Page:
In final arguments for President Donald Trump's impeachment trial, House prosecutors unleashed a last verbal fusillade over his actions on Ukraine, bluntly telling Senators that if his efforts to press Ukraine to launch investigations of a domestic political rival go unpunished, the President will be willing to do it again to win in 2020.
"History will not be kind to Donald Trump," said lead House prosecutor Rep. Adam Schiff (D-CA), as he warned GOP Senators that they would be held accountable.
"Your name will be tied to his with a cord of steel, and for all history," Schiff said in his final summary on the Senate floor.
"I submit to you on behalf of the House of Representatives that your duty demands that you convict President Trump," said Rep. Jason Crow (D-CO), who opened with quotes from Daniel Webster's famous speech of March 7, 1850.
"In America, no one is above the law, even those elected President of the United States," Crow added.
Before breaking for lunch, House prosecutors again ran through some of the evidence against the President, accusing him of engaging in a 'massive cover up,' proven by his refusal to turn over documents or let top White House officials testify.
"Innocent people don't try to hide every document and witness," said Rep. Val Demings (D-FL). "That's what guilty people do."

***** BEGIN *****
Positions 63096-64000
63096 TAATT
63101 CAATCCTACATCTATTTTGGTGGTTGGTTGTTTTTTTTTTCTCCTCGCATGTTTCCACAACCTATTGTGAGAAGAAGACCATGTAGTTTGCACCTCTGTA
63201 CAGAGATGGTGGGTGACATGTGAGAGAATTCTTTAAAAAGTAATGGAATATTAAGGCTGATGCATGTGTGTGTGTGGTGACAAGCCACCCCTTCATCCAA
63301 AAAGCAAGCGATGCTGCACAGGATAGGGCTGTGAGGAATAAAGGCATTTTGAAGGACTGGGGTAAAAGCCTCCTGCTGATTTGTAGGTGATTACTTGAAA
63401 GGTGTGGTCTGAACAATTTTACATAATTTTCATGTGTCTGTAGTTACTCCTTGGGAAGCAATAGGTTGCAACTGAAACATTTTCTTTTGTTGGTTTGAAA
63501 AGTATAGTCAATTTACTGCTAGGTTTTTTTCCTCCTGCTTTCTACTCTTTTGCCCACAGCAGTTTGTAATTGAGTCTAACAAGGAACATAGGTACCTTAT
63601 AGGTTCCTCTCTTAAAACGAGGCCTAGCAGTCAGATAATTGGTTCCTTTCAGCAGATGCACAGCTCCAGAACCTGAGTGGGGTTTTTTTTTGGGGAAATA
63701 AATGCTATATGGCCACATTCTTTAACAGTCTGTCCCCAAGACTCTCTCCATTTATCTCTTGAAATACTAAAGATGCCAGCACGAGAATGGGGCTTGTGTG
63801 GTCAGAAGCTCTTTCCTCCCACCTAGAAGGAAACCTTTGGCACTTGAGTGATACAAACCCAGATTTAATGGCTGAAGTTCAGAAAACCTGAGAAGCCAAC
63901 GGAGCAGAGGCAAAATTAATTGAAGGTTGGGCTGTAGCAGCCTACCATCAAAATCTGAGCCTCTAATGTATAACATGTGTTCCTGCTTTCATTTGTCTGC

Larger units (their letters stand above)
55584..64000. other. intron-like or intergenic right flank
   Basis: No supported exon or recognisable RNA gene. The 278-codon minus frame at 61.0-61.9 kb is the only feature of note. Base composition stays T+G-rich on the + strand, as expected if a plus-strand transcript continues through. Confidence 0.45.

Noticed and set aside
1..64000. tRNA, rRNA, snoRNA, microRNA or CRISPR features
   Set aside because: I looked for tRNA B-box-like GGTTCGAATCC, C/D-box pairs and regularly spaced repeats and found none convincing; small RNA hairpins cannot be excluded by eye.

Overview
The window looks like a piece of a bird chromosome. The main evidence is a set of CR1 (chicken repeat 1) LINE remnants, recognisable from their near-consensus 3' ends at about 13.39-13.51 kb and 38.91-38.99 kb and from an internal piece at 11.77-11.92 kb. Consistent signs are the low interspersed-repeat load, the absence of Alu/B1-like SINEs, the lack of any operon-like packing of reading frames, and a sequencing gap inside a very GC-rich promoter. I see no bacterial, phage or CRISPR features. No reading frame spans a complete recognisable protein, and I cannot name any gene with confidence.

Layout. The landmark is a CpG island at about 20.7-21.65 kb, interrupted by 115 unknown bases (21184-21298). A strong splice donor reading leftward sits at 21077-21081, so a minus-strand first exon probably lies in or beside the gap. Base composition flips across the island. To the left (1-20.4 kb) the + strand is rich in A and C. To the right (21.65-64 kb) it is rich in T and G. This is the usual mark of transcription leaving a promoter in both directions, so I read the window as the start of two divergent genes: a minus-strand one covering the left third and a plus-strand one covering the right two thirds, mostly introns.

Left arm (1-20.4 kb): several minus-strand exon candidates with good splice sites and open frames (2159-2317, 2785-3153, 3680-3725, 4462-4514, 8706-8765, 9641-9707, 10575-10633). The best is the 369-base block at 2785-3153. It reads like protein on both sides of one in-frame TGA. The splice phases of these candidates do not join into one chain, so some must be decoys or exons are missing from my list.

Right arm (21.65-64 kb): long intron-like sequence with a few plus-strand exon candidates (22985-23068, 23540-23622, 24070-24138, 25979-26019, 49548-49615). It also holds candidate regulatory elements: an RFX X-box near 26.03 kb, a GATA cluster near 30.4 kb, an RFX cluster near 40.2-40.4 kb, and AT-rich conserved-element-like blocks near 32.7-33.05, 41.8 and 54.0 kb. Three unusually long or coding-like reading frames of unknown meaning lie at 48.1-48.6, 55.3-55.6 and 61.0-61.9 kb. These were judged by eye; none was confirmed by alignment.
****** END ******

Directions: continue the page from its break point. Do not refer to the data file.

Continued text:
The White House legal team had an opposite view of what was required of Senators.
“The only appropriate result here is to acquit the President, and leave it to the voters to choose their President,” said White House Counsel Pat Cipollone, who noted today's Iowa Caucuses.
“This is an effort to overturn the results of one election, and to try to interfere in the coming election that begins today in Iowa,” Cipollone added.
Back at the White House, President Trump had no public events, as he seemed to be paying attention during the first hour of Democratic arguments.
After final arguments, Senators will be able to take the floor over the next two days to debate the impeachment charges against President Trump.
Final votes on the two impeachment charges - abuse of power, and obstruction of Congress - have been set for 4 pm ET on Wednesday.
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